According to James Gregory’s book The Southerner Diaspora, Black Migration picked up from the start of 1900s when 204,000 Black Americans left the south in the 1st decade. The pace accelerated with WWI and continued through the ‘20s; by 1930s there were 1.3 million former Black southerners living in other regions. The US Census Bureau shows 1.4 million Black southerners migrated north or west in 1940, another 1.1 million in 1956, and another 2.4 million in the ‘60s and ‘70s. Clear migratory patterns link states and cities in the South to corresponding destinations. 2019’s BLACK MIGRATION series features panel discussions, literary arts performances, music, storytelling, re-enactments, drama, and dance to examine and showcase migratory patterns during the Migration out of the south & Reverse Migration back in 1980s- early 1990s. Pulitzer Award Winner Isabel Wilkerson’s epic book The Warmth of Other Suns jumpstarts this Black Migration series. Wilkerson’s book covers migration from 1915-1970. Wilkerson interviewed hundreds of people in researching this book, which took 18 years to complete. “A seminal work of narrative nonfiction…you will never forget these people,” author Gay Talese declared. Hordesof readers have seconded that emotion. This 620-page gem is filled with quotes moving the story along,including those from Richard Wright, Mahalia Jackson, James Baldwin, Laura Arnold, Deuteronomy 26:6, Jeremiah 8:7, and John Steinbeck. PRESENTERS: Barry Saunders, author and columnist, and Dr. Dudley Flood, educator, historian, and activist, review parts of Wilkerson’s book, and will make this a lively and entertaining evening. Location: Cullman Performance Hall in the North Carolina History Center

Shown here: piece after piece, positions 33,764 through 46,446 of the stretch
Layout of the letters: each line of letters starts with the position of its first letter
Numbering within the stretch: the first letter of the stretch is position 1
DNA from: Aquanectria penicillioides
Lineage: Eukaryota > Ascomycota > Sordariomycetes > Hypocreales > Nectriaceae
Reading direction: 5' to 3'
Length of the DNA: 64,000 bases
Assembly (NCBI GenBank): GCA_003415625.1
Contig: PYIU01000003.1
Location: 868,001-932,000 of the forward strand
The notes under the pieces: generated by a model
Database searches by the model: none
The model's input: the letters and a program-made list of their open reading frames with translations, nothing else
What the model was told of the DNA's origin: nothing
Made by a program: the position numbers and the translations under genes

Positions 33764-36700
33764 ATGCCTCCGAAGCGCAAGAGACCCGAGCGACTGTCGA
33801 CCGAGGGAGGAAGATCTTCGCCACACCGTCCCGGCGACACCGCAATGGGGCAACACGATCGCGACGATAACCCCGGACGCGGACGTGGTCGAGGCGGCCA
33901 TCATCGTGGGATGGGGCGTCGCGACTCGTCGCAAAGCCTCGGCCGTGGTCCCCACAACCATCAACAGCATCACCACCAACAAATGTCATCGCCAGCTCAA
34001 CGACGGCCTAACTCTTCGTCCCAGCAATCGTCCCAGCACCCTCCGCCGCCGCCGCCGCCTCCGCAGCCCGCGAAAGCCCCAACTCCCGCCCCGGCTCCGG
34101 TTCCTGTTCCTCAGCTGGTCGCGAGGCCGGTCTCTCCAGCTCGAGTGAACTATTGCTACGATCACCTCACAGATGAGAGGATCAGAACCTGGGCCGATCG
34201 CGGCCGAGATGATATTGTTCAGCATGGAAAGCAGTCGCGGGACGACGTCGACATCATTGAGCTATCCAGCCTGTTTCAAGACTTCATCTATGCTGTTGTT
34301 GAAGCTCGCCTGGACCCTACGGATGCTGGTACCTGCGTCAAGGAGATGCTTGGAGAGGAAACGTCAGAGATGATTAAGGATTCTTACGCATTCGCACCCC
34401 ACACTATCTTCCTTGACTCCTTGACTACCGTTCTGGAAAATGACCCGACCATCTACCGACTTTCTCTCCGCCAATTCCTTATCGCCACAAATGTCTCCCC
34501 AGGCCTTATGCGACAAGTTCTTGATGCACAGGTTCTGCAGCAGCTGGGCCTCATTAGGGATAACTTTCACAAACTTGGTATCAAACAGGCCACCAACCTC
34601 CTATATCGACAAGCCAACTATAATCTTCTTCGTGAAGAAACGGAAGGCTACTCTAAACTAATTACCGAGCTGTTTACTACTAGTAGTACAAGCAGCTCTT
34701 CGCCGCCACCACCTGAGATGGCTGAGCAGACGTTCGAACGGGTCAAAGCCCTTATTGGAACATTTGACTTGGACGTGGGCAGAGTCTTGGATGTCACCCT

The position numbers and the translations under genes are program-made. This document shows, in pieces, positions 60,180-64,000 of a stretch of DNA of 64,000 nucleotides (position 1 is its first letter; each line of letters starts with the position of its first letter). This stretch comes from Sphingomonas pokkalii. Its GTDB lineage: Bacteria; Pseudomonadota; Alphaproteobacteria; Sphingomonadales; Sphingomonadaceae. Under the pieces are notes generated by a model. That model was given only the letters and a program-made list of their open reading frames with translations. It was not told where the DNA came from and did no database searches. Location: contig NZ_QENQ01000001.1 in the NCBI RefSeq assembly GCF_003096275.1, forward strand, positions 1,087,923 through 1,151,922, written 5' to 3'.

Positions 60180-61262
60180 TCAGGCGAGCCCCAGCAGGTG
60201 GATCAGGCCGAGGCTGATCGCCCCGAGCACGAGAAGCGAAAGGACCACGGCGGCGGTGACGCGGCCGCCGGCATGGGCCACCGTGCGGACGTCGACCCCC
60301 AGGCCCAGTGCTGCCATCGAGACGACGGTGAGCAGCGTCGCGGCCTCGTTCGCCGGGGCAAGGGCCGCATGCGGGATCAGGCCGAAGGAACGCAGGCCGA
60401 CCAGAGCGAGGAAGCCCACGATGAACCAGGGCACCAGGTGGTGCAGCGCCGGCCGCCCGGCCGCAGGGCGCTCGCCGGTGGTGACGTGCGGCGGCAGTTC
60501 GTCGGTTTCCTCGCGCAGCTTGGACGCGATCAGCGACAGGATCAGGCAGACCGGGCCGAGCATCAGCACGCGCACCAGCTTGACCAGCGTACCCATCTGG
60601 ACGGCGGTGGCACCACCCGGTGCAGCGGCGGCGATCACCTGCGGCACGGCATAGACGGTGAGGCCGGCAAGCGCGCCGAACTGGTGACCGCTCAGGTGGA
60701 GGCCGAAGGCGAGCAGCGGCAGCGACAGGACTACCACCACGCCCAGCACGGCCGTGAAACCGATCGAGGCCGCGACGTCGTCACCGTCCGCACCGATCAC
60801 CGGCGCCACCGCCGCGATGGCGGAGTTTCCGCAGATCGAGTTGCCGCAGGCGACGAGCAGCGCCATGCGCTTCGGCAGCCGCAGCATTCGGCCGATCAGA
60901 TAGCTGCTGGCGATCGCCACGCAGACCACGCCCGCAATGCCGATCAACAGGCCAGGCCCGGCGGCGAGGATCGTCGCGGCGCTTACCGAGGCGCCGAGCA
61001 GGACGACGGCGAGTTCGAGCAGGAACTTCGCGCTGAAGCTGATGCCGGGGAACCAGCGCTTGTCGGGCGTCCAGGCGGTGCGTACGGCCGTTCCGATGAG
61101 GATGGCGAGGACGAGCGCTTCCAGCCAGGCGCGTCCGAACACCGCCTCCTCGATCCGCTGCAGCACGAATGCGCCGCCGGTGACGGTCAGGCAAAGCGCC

Come visit Tryon Palace and enjoy activities and craft demonstrations free-of-charge at Free Day! New Bern was a lively community in the 18th century, just as it is today. Learn what daily life was like for the people who lived in our city in the 1770s. Have you ever wondered what types of jobs men and women had? Or how were boys and girls educated, or what they did in their free time (if they had any!)? Find out as you tour the first floors of the Governor’s Palace, Kitchen Office, Stable Office, and historic Dixon and Stanly Houses; explore 16 acres of gardens; play historic games; and make fun crafts to take home. The Tryon Palace gardens and grounds will be open from 9:00 a.m. – 5:00 p.m. Activities, crafts, and historic buildings will be open from 10:00 a.m. – 4:00 p.m.